<li>Then you have to transport and handle 6.7 million tons of baking soda. (150,000 truck loads).</li>
</ul>
Posted by Brad Hansen (48 comments )
Reply Link Flag
This is a little late, but my 2c on this issue is given below:
@hariaparajith,
I agree. sing your 2.4 MWh/T NaOH number, I estimate 2.4 T CO2/T NaOH.
1 T NaOH fixes 1.1 T CO2.
Overall, this process will emit 2.2 T CO2 for every T of CO2 fixed.
Posted by draka_eng (1 comment )
Reply Link Flag
Greetings,

Is it a "coincidence" that these 1980's "theories" are all being "recycled?" Maybe it's just to get their grubby little hands on uneducated "investor money?"

Turning a "1800" technology ( invented by Thomas Edison), which all these coal fired power plants use, into a complex chemical plant is absurd. Now, in addition to "waste ash," all the amateur "experts" want to create "multiple waste streams."

There is a very simple, efficient, quick way to do this, and, we have it NOW. Stay tuned.

Dan

Having spent 22 years looking at all these "scams," it's hard to believe that anyone would put $1 dollar into carbon sequestration! Just imagine what that would do to siesmic activity? Dr. Hansen is correct when he says, "We not only have to STOP polluting here, but we have to "reverse" what we've already done! China, India, etc.
Posted by Sgt-Dan (3 comments )
Reply Link Flag
Dear "Genius Scammers,"

Well, now we have two waste streams. That's intelligent. No?

How much does it cost to mine the baking soda? In dollars and cents? And, how much energy and Co2 emissions, and dust, does the mining and pulverizing of the "Baking Soda" cost and create? And, how much is the transportation cost of both the "Baking Soda" to the site and what happens to the "Baking Soda" after it absorbs the flue gas pollution? It's something you CANNOT eat. You'll have to "landfill" it. No?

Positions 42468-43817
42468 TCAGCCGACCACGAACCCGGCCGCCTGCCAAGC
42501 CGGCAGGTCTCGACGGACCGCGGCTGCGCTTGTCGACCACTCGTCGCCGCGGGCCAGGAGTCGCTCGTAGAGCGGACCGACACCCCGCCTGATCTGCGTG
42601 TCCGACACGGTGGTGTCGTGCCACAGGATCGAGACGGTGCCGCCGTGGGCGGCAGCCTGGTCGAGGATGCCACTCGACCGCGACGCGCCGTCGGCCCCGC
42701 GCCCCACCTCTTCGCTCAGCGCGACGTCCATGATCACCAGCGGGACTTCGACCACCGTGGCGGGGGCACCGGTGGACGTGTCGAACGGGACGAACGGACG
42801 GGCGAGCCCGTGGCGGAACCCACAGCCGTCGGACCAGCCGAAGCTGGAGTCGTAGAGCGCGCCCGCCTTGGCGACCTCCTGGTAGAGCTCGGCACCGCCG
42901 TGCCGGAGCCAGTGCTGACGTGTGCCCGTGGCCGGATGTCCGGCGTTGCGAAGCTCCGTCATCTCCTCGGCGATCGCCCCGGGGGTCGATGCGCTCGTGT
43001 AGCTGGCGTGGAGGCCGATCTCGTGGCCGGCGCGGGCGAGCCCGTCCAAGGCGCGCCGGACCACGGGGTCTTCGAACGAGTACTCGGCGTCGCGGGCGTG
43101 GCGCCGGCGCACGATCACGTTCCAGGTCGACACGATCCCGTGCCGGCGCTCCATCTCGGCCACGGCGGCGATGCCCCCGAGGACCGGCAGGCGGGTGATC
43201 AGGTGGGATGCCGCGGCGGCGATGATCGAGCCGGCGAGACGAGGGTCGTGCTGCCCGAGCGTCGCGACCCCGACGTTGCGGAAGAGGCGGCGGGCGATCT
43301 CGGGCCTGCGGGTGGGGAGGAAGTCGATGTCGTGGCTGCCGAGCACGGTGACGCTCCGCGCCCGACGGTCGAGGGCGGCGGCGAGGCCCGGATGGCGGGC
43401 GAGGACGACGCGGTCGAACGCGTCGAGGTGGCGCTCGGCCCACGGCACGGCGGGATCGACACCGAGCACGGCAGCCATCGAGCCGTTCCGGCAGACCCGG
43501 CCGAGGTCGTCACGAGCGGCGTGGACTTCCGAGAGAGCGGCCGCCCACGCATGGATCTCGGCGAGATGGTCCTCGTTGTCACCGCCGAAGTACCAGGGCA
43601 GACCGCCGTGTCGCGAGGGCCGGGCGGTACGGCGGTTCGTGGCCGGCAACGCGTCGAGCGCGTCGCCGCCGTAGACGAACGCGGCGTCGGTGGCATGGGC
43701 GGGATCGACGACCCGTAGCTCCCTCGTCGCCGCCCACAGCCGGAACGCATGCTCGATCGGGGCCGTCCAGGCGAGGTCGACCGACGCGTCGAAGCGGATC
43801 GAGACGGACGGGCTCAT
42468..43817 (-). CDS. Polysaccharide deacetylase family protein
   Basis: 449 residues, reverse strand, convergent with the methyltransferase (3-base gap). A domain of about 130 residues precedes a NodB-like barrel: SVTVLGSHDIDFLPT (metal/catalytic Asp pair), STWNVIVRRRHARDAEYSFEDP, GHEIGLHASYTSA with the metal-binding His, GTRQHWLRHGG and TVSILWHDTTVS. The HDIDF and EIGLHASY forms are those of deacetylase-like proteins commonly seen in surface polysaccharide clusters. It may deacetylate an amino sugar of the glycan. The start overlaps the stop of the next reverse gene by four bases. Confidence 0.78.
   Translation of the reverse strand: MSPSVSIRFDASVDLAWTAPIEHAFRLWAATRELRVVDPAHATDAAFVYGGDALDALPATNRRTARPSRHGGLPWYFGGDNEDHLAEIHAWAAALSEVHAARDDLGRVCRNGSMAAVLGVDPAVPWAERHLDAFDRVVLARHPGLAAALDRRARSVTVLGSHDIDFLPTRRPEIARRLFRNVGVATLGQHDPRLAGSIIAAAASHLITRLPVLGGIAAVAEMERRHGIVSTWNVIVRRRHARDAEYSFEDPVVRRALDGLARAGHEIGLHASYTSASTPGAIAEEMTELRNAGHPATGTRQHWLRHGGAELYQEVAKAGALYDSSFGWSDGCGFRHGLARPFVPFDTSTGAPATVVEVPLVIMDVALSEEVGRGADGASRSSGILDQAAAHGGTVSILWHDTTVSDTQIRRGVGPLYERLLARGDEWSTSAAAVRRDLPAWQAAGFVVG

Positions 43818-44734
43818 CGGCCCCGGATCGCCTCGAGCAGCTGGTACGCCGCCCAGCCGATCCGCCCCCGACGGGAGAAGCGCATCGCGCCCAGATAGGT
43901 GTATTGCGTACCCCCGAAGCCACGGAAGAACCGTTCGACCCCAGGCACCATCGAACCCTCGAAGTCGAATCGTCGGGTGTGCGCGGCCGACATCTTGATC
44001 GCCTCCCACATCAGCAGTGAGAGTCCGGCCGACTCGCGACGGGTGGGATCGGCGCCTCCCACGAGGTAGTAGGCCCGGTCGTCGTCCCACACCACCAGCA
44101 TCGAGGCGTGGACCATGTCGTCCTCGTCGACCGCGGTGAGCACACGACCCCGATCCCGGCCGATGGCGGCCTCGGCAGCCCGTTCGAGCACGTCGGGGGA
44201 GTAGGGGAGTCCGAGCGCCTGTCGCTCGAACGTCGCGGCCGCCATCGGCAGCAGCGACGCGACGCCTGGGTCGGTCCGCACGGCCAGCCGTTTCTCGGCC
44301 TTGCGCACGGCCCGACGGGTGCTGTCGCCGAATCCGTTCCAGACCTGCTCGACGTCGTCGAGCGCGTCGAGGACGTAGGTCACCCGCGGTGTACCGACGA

This is NOT very well thought out. Besides, it was tried in 1985. Get off it.

"It's not the 'fuel,' stupid!" It's "The Emissions!"

Figure that out, and everything will be OK! We already have the solution to this....
Posted by Sgt-Dan (3 comments )
Reply Link Flag
I meant Sodium Hydroxide.

Where does that come from? Like, how far away from every power plant in the U.S.?

And, how much will it cost to get it to the Plant? And, how much will it cost to retrofit the Plant? And, who's going to buy this tremendous amount of "Baking Soda" after the EPA "certifies" it as fit for human consumption?

Once again, it was tried in 1985. What makes this new?

Dan
Posted by Sgt-Dan (3 comments )
Reply Link Flag
?Why the DOE $24 million method ?Salt-water-baking soda? method for carbon sequestration will not work (but what may work)
?The ?salt-water-baking soda? method?
It is contended that a DOE funded ($24 million) process producing sodium hydroxide from electrolysis of brine and then its conversion to a bicarbonate (NaOH + CO2 = NaHCO3), will permit us to get rid of CO2 from fossil-fuel burning plants. The problem is both the high energy cost and the violation of the ?chlor-alkali balance? will not allow this to happen in a significant way; the chlor-alkali balance is explained as follows. The reaction to produce sodium hydroxide (NaOH) is: